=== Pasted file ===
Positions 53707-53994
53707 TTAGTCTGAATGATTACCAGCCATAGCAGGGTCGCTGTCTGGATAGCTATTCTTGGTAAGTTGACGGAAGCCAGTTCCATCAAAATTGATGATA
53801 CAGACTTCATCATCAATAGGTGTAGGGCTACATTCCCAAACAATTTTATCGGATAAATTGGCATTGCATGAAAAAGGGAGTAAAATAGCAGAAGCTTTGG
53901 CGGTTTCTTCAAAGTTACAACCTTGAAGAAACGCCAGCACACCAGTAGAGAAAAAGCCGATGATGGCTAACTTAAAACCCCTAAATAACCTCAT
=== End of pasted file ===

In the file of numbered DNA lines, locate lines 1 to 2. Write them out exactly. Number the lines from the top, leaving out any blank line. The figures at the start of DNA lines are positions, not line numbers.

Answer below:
Positions 53707-53994
53707 TTAGTCTGAATGATTACCAGCCATAGCAGGGTCGCTGTCTGGATAGCTATTCTTGGTAAGTTGACGGAAGCCAGTTCCATCAAAATTGATGATA